Sarcopenia ‘made simple’ and outcomes from emergency laparotomy

Yan Joyce Ming, Peter Howley, Merran Holmes, Jon Gani, Peter Pockney*

*Corresponding author for this work

Research output: Contribution to journalArticlepeer-review

4 Citations (Scopus)

Abstract

Background: Emergency Laparotomy (EL) is recognized as high-risk surgery with high mortality. Established surgical risk assessment tools (NELA Risk Prediction Calculator, P-POSSUM, ACS-NSQIP) are accurate predictors of morbidity and mortality. However, their multicomponent complexity limits their use in practice. Sarcopenia is associated with poorer surgical outcomes. This study tests for an association between a simple measure of radiological sarcopenia and mortality in EL patients in an Australian cohort. Methods: A retrospective analysis was conducted of 500 patients admitted to four Australian hospitals who underwent EL during 2016–2017. All patients had a contemporaneous abdomino-pelvic CT scan. Radiological sarcopenia was measured as the ratio of total psoas muscle area (PM) to L3 vertebral body cross sectional area (PM:L3). Patients were followed up to 12 months. Primary outcomes were 30-, 90- and 365-day mortality. Results: The mean 30-day mortality predictions for NELA, P-POSSUM and ACS-NSQIP were 11.36%, 17.28% and 11.30% respectively. PM:L3 ratio was associated with 30-, 90- and 365-day mortality (P < 0.001) and sex (P < 0.001) and negatively correlated with age (r = −0.4612; P < 0.001). Radiological sarcopenia had a weak negative correlation with NELA (r = −0.2737; P < 0.001), P-POSSUM (r = −0.1880; P < 0.001) and ACS-NSQIP (r = −0.2351; P < 0.001). The latter three metrics were significantly correlated (r > 0.5696; P < 0.001). Conclusion: Radiological sarcopenia (CT-assessed PM:L3) is a significant predictor of mortality in EL patients in Australia. The results of this study suggest that radiological sarcopenia is equivalent to established risk assessment tools. The more timely and easily accessible CT-assessed PM:L3 metric is potentially automatable and may have significant utility in clinical practice.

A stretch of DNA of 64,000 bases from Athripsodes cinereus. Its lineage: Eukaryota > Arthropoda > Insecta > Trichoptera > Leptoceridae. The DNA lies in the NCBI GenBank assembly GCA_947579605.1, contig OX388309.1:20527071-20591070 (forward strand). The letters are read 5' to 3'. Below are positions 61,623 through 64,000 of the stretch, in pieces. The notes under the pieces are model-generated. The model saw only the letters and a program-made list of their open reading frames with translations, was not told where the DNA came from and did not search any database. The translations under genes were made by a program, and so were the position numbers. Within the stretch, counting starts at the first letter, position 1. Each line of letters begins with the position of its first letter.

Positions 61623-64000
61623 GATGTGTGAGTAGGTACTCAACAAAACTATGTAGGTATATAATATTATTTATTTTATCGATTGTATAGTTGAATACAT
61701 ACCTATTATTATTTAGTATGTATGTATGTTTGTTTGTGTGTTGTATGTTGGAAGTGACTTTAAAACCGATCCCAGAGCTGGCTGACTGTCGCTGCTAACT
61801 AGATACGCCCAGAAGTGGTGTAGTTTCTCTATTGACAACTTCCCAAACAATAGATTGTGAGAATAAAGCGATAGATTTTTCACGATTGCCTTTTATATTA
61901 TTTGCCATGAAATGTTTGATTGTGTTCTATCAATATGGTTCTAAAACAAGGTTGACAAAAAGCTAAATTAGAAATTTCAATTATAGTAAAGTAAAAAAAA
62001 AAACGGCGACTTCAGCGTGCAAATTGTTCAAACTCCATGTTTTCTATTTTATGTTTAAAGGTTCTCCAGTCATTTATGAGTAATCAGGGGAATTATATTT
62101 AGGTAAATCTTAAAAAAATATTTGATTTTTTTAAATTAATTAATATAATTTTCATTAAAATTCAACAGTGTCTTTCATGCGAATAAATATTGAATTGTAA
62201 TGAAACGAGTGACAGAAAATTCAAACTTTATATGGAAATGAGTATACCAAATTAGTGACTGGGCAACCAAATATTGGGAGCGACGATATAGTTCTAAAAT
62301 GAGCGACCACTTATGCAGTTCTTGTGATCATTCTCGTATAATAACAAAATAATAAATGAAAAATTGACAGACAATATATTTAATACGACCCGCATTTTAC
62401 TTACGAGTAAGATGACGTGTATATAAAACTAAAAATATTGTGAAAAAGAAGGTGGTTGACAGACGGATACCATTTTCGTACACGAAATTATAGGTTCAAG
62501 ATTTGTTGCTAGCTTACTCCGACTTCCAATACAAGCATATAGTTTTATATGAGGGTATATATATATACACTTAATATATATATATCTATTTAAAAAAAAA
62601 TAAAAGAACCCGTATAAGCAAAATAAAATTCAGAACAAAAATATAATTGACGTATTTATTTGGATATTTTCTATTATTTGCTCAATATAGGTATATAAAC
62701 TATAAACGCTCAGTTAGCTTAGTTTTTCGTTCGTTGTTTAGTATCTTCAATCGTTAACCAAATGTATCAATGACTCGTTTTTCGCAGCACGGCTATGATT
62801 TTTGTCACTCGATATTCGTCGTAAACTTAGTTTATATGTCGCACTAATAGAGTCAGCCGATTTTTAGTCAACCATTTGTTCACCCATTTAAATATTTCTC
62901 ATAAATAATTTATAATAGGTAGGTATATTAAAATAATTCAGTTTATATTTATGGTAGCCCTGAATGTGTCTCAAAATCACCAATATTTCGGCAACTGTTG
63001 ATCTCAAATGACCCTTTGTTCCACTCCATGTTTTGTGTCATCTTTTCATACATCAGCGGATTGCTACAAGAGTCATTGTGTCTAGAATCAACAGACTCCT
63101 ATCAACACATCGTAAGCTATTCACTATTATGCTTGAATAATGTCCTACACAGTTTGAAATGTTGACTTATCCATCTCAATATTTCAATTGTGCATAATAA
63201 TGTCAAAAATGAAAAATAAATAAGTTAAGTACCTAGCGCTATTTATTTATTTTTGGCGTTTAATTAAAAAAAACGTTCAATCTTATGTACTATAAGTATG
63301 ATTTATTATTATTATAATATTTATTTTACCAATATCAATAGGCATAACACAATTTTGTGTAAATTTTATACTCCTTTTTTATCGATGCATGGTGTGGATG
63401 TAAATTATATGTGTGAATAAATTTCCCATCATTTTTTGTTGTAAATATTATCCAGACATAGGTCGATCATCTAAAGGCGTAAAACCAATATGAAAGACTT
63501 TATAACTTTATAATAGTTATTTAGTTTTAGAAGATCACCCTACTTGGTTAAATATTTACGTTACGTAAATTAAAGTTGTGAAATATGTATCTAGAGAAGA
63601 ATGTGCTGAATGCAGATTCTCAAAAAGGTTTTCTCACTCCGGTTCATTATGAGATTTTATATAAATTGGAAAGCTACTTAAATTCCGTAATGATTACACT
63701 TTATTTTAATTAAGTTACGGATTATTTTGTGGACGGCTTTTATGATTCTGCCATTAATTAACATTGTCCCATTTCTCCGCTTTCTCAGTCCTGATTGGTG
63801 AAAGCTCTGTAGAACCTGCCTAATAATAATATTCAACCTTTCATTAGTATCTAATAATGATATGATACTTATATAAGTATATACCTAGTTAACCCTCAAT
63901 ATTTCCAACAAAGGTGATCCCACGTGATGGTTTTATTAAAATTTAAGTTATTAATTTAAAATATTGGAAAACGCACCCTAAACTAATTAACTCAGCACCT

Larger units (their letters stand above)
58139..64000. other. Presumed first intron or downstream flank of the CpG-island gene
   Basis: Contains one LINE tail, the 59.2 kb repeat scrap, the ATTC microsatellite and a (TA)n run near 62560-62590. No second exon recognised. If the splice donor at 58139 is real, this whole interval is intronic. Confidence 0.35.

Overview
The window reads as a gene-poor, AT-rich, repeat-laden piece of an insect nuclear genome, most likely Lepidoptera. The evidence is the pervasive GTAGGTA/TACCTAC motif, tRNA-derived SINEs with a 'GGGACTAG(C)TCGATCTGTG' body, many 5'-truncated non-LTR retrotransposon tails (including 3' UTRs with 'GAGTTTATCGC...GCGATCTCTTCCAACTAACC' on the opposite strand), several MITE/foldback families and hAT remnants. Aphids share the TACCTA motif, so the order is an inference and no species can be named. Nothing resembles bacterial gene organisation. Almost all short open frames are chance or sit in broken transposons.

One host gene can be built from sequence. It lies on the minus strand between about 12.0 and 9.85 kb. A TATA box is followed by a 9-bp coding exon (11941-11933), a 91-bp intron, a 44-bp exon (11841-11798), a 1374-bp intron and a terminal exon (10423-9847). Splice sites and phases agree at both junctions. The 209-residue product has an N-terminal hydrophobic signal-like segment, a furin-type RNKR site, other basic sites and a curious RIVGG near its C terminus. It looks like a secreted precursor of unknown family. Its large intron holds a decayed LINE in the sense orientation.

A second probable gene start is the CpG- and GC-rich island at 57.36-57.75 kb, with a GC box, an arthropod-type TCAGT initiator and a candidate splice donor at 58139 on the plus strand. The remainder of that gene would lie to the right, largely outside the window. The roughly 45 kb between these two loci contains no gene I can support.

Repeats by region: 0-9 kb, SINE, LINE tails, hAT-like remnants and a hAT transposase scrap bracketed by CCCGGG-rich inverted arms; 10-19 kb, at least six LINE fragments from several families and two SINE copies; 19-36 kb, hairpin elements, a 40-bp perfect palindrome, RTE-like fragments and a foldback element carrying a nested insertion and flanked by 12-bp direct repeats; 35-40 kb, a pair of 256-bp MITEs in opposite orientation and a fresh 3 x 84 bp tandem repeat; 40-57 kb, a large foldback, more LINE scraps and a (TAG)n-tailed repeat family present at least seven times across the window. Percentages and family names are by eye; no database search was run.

Original languageEnglish
Pages (from-to)3198-3203
Number of pages6
JournalANZ Journal of Surgery
Volume92
Issue number12
DOIs
Publication statusPublished - Dec 2022
Externally publishedYes

Bibliographical note

Copyright the Author(s) 2023. Version archived for private and non-commercial use with the permission of the author/s and according to publisher conditions. For further rights please contact the publisher.

Keywords

  • frailty
  • general surgery
  • laparotomy
  • patient outcomes assessment
  • sarcopenia

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